The island city of Xiamen is routinely a recipient of that most bittersweet, backhanded compliment: a destination that feels nothing like the country it is found in, a part of East Asia that feels distinctly European.
Xiamen, a relaxed, affluent, cosmopolitan coastal retreat, was singled out by Vogue's trendsetters in summer 2017 as the country's hippest fashion-design hub. If this public crowning was expected to get the secret out to international fashionistas, then uptake has been perhaps slower than one might have predicted, with few foreigners in evidence outside an exclusive expat bubble.
And for domestic audiences, it's never been much of a secret at all, with Xiamen -- which sits in Fujian province, roughly 300 miles northeast of Hong Kong and 600 miles south of Shanghai -- long holding a reputation as a refined getaway for chic Chinese jet-setters.
But change may be afoot, with Xiamen among the latest destinations added to China's transformative transit-visa exemptions. Since the beginning of this year, visitors from 49 countries have been able to stay in Xiamen for up to six days (144 hours) without submitting to the traditionally arduous and expensive tourist visa system. And cruise lines have also helped to ensure a continual influx of foreign travelers thanks to Xiamen's growing role as a port of call on many Far East sailings.
Xiamen's "European" tag at least has a fair precedent. Like many of China's more desirable coastal cities, there's a distantly international lineage. After earlier attempts by the Portuguese and Dutch, Xiamen was pried open by the British in 1842, following the First Opium War, as a treaty port which was to become the center of China's tea trade.
Meanwhile, massive regional immigration made the city a recipient of foreign influence, and income, from a diaspora that made its fortune in Singapore and Malaysia -- no doubt reasons why Xiamen was designated one of China's first four Special Economic Zones, which granted it market-orientated freedoms since the 1980s.
All of which goes a long way to explaining Xiamen's seductive charms. Returning to the city for the first time in 16 years and in search of its fresh, famed hipness, I stayed at the Hanting Premium Hotel Xiamen, a sleek, boutique-style Accor property off Zhongshan Avenue, which is a pleasant milieu spotted with independent clothes retailers and restaurants serving seemingly identical menus of underwhelming Sichuan staples. Despite smatterings of pretty street art, my gut said Vogue's assessment might have been overcooked.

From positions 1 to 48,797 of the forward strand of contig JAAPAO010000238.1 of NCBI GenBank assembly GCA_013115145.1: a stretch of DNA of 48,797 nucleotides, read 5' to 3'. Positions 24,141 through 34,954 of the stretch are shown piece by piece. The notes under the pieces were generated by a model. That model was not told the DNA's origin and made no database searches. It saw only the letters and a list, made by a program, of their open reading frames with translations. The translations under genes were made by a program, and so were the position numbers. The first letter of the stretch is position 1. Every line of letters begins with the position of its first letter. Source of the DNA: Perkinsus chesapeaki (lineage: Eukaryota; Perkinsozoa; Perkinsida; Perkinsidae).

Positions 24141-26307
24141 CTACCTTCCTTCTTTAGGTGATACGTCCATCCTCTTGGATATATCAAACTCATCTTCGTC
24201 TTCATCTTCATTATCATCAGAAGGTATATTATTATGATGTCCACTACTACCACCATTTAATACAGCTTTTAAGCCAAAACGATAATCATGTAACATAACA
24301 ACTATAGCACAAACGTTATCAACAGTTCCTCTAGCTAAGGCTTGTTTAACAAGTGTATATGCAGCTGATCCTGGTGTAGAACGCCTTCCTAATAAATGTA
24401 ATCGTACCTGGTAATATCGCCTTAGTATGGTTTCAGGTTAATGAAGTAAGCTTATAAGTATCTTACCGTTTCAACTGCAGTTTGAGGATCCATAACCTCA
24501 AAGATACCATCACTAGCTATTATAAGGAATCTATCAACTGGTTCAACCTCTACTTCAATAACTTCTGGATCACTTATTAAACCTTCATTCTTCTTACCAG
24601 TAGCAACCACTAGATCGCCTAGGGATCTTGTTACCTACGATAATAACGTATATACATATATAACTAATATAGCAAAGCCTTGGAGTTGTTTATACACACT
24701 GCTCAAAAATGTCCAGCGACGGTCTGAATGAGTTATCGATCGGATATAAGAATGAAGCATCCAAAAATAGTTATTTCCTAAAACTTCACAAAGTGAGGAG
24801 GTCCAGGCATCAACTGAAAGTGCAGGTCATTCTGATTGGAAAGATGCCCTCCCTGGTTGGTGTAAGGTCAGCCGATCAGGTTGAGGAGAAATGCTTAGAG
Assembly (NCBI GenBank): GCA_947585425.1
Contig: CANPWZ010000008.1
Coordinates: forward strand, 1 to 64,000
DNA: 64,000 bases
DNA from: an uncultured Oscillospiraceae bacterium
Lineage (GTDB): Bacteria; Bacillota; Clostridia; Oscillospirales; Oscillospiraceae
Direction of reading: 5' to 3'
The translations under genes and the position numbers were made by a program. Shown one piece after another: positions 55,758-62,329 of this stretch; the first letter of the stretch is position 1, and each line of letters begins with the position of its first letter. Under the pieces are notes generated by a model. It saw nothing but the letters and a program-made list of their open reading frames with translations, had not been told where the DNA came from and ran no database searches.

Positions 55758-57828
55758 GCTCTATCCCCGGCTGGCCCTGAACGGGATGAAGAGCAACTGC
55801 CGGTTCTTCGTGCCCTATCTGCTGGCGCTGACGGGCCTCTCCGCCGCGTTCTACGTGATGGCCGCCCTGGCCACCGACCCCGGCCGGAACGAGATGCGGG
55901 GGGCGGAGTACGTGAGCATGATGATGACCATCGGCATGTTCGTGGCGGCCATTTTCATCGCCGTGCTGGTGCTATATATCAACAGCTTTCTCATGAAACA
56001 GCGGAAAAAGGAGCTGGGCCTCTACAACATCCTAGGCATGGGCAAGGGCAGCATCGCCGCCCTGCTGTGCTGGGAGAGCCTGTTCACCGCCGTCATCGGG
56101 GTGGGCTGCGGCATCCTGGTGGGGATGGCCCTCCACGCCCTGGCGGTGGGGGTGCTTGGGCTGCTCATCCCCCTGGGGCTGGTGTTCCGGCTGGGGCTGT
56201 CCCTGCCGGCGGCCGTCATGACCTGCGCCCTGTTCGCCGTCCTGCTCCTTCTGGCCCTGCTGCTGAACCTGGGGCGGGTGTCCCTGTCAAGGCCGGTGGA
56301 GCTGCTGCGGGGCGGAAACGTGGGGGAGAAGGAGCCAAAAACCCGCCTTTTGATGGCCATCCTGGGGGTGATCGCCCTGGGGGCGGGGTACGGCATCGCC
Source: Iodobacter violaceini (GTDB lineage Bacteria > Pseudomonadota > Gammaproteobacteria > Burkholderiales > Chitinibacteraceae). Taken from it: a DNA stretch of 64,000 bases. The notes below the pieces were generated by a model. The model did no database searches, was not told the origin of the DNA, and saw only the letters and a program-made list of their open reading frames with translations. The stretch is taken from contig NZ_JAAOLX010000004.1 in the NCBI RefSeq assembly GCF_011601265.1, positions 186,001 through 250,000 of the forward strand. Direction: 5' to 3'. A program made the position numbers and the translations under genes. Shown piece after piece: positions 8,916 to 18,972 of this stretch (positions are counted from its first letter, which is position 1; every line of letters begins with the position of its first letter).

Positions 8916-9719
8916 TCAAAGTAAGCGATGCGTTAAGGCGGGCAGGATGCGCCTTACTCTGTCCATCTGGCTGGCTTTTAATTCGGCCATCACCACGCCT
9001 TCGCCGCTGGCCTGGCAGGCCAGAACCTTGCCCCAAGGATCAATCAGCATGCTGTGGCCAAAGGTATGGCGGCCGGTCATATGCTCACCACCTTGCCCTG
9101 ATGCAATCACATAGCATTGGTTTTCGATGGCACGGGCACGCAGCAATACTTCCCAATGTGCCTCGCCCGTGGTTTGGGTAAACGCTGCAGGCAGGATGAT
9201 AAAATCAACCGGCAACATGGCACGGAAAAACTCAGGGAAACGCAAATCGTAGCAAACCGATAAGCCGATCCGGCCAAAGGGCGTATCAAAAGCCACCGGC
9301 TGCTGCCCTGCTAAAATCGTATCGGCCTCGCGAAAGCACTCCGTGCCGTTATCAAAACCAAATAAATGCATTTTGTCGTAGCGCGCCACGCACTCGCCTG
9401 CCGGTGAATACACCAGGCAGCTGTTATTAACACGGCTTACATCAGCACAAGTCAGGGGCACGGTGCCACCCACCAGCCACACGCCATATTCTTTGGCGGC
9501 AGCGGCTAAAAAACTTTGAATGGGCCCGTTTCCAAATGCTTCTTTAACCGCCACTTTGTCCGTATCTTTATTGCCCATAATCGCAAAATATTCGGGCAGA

Street art is widespread in Xiamen, especially in the Shapowei Art Zone. Photo Credit: Sanna Kontinen
Fate and footwork led me first to the Railway Culture Park, an old railway track reborn in 2012 as an urban parkway, and a grounding reintroduction to a city either barely recalled or completely transformed. Tracing a fascinating three-mile arc through the city's fringes with the impractical precision only a railway's inflexibility could invent, slicing terrain and neighborhoods alike, the path burrows through a rocky hill and hovers above rooftops but always returns to street level, skirting businesses and backyards with an aggressively voyeuristic proximity and offering an awakening snapshot of the city's inhabitants from all angles.
While Xiamen's historical heart and city center remains on the 60-square-mile Xiamen Island -- about a third of the city's urban area and just a tenth of the administrative region -- most visitors are drawn to the tiny neighboring island of Gulangyu, a carless, colonial enclave less than a square mile in size that is renowned for honeymooners and, curiously, pianos (dozens of which can be viewed at the surprisingly engaging Gulangyu Piano Museum).
There's one more attraction to note, the Kinmen Islands, part of the independently administrated Taiwan. The islands are just six and a half miles east of Xiamen and apparently viewable from the Hulishan Fortress on Xiamen's southern coast.
I say "apparently" because a long coastal walk in that direction was thwarted the moment I hit the Shapowei neighborhood, along the Bifengwu river and sprawling out from the Shapowei Art Zone, a former industrial complex converted into a hub for independent boutiques, craft shops and kooky eateries. Unlike other neighboring cities' attempts at top-down gentrification — in particular, the organized chaos of Guangzhou's tongue-twisting Zhujiang Party Pier Beer Culture and Art Zone — there was a grassroots vibe and entrepreneurial energy in loud, proud evidence.
As evidenced by the rows of cute, food truck-style vendors back on the seafront, craft beer has hit China with force, but Shapowei lives up to the hype with the Fat Fat Beer Horse. Located inside the dramatic contours of an old ice factory, the German-founded brewery serves a half-dozen seasonal ales that ensured the fortress (incidentally, also built by Germans but some 120 years earlier) slipped off the itinerary altogether. So much the better -- finally I'd found the dollop of hipsterdom I was looking for.